Exxon Pulls Out of Massive Russian Oil Deal

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In 2012, Exxon Mobil Corp. (NYSE: XOM) struck a deal with Russian oil giant Rosneft to explore for oil off the north coast of Russian and in certain onshore locations. The two firms formed joint ventures with licenses running out through 2040 and projected investments of some $300 billion to $500 billion over the course of the contract periods. Some or all of those are now off the table.

In its Form 10-K annual report filed Wednesday with the U.S. Securities and Exchange Commission, Exxon said it decided late last year to withdraw from the joint ventures and that it will “formally initiate the withdrawal in 2018.” The company said the decision has resulted in an after-tax loss of $200 million.

The first sign of trouble for the deal came in 2014 when the Obama administration imposed a series of sanctions on Russia for its violation of “the sovereign and territorial integrity of Ukraine, or for stealing assets from the Ukrainian people.” U.S. energy companies were prohibited from “provision, exportation, or reexportation of goods, services (not including financial services), or technology in support of exploration or production for deepwater, Arctic offshore, or shale projects that have the potential to produce oil in the Russian Federation, or in maritime area claimed by the Russian Federation and extending from its territory, and that involve five major Russian energy companies.”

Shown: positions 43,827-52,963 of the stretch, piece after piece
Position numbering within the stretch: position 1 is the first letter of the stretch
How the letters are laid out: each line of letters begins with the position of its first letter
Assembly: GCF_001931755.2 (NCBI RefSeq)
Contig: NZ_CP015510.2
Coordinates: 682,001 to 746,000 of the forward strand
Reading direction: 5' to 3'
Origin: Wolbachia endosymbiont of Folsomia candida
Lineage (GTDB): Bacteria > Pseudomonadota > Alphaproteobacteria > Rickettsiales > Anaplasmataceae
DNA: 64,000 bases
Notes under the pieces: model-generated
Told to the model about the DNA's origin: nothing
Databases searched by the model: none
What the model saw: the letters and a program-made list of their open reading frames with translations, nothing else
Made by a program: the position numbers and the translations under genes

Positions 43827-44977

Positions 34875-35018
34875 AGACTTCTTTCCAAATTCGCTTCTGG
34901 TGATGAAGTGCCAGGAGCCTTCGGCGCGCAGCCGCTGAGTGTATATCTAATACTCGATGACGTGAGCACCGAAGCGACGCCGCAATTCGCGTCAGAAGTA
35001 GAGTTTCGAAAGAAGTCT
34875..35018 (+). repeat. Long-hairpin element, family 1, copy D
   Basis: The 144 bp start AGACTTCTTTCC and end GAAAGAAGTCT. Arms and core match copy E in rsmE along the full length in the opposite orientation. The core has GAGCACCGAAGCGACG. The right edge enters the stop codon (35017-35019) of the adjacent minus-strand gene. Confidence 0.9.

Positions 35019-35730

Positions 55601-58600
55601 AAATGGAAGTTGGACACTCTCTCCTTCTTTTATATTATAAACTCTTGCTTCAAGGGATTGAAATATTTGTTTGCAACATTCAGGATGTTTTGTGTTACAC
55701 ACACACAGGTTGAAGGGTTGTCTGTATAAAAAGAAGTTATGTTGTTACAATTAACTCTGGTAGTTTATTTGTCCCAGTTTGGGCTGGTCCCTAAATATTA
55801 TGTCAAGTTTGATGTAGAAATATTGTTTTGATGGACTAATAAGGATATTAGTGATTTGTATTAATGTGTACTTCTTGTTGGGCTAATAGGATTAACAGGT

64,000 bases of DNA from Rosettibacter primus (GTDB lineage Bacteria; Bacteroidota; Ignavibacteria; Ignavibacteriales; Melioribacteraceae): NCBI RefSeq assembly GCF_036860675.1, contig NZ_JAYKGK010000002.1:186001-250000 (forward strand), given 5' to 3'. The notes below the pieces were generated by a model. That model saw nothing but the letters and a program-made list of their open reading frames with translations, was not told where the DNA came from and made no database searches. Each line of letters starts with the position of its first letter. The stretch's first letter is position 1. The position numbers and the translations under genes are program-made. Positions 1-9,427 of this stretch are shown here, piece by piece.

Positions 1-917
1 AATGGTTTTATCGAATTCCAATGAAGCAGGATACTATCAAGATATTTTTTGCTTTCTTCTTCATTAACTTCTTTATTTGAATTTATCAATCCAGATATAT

That prohibition stopped all work on the Rosneft-Exxon joint venture that was drilling an exploration well in the Kara Sea off Russia’s Arctic coast. According to a Rosneft report, the resource base estimate of just this first reservoir was 338 billion cubic meters of natural gas (about 12 trillion cubic feet) and 100 million metric tons of oil (about 733 million barrels).

Further sanctions on U.S. investment in Russia were imposed just before President Obama left office as a result of Russia’s then-alleged interference in the 2016 U.S. presidential election.

Last year President Trump rejected a request from Exxon to allow the company to resume work on the Rosneft joint ventures. That rejection ultimately sealed the fate of the Exxon’s hopes for the Russian ventures.

Exxon stock traded up fractionally on Thursday at $76.22, in a 52-week range of $73.90 to $89.30.

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